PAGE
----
A number of churches, possibly two or three, have stood on the site of the present building whose origins can be traced back to the 12th Century. It must be assumed that there was a church in 1142 when it was endowed for the Knights Templar by Simon de Wahull. The Templars then built a new church, which was almost completely demolished in 1312 when work on the basis of the present building commenced.
Like most medieval churches it has changed over the centuries. The Chancel was built in the 13th century, using some parts of an earlier building and the Nave and Aisles followed in the 14th century. The last part to be built was the porch and tower. This probably explains the unusual south side position. The Chancel was remodelled in the late 18th Century and the vestry and organ chamber are Victorian additions.
The religious order of the Knights Templar was patron between 1185 and 1312 and the Knights Hospitallers from 1314 to 1539.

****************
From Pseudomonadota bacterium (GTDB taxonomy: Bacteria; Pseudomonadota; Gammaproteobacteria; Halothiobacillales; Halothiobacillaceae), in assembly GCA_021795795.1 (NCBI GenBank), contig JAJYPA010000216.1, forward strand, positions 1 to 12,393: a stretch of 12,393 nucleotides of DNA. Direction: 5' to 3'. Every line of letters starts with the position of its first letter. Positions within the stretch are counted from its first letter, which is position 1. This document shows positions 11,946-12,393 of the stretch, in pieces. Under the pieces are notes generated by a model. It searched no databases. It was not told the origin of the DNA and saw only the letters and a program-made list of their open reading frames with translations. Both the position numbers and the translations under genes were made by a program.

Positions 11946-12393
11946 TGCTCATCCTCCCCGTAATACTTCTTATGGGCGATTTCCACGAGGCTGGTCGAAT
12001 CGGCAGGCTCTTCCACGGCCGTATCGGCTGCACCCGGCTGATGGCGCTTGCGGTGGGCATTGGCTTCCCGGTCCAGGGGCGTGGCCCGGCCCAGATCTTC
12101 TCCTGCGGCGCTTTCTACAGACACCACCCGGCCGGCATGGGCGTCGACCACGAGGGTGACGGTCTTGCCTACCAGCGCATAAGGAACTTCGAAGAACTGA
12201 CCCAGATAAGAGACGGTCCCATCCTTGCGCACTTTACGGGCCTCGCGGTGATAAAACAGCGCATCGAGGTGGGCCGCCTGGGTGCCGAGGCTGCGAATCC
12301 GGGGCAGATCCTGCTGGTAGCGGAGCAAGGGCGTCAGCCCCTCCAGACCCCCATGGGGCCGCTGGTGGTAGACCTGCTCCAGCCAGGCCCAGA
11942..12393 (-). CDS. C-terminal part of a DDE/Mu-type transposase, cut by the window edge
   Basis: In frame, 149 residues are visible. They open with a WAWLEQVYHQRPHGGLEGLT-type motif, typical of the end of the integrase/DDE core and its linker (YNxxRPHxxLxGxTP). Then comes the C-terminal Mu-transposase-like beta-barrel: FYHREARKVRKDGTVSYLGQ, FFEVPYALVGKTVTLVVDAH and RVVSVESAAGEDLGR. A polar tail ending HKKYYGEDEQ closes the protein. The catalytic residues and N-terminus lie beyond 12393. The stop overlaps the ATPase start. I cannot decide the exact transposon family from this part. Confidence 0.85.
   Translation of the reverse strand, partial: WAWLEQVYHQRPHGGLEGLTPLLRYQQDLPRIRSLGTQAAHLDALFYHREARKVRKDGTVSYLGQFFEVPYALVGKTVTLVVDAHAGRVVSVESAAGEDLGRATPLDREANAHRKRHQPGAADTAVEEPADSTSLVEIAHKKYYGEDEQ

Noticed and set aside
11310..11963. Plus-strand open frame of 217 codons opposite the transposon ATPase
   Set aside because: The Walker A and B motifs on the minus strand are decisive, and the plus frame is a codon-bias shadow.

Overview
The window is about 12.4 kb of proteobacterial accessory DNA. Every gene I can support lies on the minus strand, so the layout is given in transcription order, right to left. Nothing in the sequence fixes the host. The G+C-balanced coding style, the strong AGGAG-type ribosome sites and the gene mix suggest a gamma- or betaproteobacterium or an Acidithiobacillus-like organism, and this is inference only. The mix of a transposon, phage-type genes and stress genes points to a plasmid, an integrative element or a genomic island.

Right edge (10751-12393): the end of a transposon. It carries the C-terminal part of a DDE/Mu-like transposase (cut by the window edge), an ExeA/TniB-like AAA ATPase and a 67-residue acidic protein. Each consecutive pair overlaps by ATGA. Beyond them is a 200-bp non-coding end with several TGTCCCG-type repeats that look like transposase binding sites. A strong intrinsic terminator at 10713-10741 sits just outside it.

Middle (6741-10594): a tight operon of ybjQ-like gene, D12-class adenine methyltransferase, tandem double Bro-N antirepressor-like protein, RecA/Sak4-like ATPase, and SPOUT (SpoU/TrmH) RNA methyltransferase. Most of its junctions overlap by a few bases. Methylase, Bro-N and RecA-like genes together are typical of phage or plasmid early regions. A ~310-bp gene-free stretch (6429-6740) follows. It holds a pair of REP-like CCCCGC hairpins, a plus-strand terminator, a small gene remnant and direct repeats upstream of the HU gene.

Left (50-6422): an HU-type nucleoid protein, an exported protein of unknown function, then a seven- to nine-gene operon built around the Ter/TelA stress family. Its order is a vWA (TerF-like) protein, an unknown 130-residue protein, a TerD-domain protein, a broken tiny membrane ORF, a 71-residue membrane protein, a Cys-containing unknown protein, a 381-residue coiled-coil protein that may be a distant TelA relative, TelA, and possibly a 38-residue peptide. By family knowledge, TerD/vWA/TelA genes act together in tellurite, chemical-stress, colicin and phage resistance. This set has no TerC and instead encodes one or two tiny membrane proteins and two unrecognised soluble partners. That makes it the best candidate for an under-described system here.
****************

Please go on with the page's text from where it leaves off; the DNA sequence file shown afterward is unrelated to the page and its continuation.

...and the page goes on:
The Black Death took its toll on the parish and about a third of the villagers died from the plague, including two vicars in 1369.
Since the dissolution of the Monasteries, in 1539, the Crown has been the Patron and responsible for the appointment of incumbents.
During the Civil War Cromwell's Roundheads used the church as barracks and stables and left it in a sorry state. Small fragments of medieval glass can be seen in some of the windows that escaped the vandalism.
In the late 1700's Viscount Byng, owner of the nearby Southill Estate, wrote in his diary "passed through Langford where the House of God is more wretched than the house of man". This was the state of many churches during the Commonwealth period and afterwards.
Before 1838, when it was moved to the Ely Diocese, Langford was in the Diocese of Lincoln. It was again transferred in 1914 to the new Diocese of St Albans.
The incumbency of the Reverend Christopher Ewbank, who was appointed as curate in 1867 and later became vicar, dominated church and village life for the next 66 years.
In 1997 the Parishes of Henlow and Langford were brought together as a United Benefice, served by one incumbent.
This brief history is taken with kind permission from Ralph W. Turner's booklet, Saint Andrew's, Langford, Bedfordshire: A History of Church Events and People, copies of which are available from St Andrew's, price £2.00. A longer excerpt is available on the Langford History Society website: Church & Chapel